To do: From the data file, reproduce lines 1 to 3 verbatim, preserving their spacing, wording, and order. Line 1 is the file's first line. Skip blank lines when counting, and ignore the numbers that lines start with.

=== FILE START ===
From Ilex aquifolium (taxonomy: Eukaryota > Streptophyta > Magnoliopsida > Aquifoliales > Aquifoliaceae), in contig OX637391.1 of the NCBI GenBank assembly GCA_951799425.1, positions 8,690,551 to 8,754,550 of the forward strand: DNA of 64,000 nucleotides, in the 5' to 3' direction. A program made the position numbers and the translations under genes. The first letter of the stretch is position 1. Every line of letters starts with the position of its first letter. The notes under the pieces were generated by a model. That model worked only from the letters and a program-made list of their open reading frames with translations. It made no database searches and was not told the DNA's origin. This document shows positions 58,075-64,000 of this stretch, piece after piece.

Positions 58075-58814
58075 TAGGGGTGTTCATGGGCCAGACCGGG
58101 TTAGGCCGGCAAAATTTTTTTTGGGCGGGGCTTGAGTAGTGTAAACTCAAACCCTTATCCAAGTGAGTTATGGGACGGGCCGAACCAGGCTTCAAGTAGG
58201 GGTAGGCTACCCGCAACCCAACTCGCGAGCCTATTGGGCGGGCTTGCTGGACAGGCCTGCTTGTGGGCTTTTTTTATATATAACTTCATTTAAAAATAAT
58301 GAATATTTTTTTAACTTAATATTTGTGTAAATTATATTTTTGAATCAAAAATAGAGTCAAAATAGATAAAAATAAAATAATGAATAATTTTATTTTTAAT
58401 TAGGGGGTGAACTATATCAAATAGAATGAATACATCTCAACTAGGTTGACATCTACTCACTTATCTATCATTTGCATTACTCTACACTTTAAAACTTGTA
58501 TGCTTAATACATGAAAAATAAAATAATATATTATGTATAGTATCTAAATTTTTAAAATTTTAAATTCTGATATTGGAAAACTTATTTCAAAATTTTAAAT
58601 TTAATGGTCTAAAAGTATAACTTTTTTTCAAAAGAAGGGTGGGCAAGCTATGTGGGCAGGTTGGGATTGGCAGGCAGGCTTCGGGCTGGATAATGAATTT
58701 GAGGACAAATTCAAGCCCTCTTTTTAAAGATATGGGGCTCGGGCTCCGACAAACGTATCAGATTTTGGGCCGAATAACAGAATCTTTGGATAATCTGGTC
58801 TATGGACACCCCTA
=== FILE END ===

From Ilex aquifolium (taxonomy: Eukaryota > Streptophyta > Magnoliopsida > Aquifoliales > Aquifoliaceae), in contig OX637391.1 of the NCBI GenBank assembly GCA_951799425.1, positions 8,690,551 to 8,754,550 of the forward strand: DNA of 64,000 nucleotides, in the 5' to 3' direction. A program made the position numbers and the translations under genes. The first letter of the stretch is position 1. Every line of letters starts with the position of its first letter. The notes under the pieces were generated by a model. That model worked only from the letters and a program-made list of their open reading frames with translations. It made no database searches and was not told the DNA's origin. This document shows positions 58,075-64,000 of this stretch, piece after piece.

Positions 58075-58814
58075 TAGGGGTGTTCATGGGCCAGACCGGG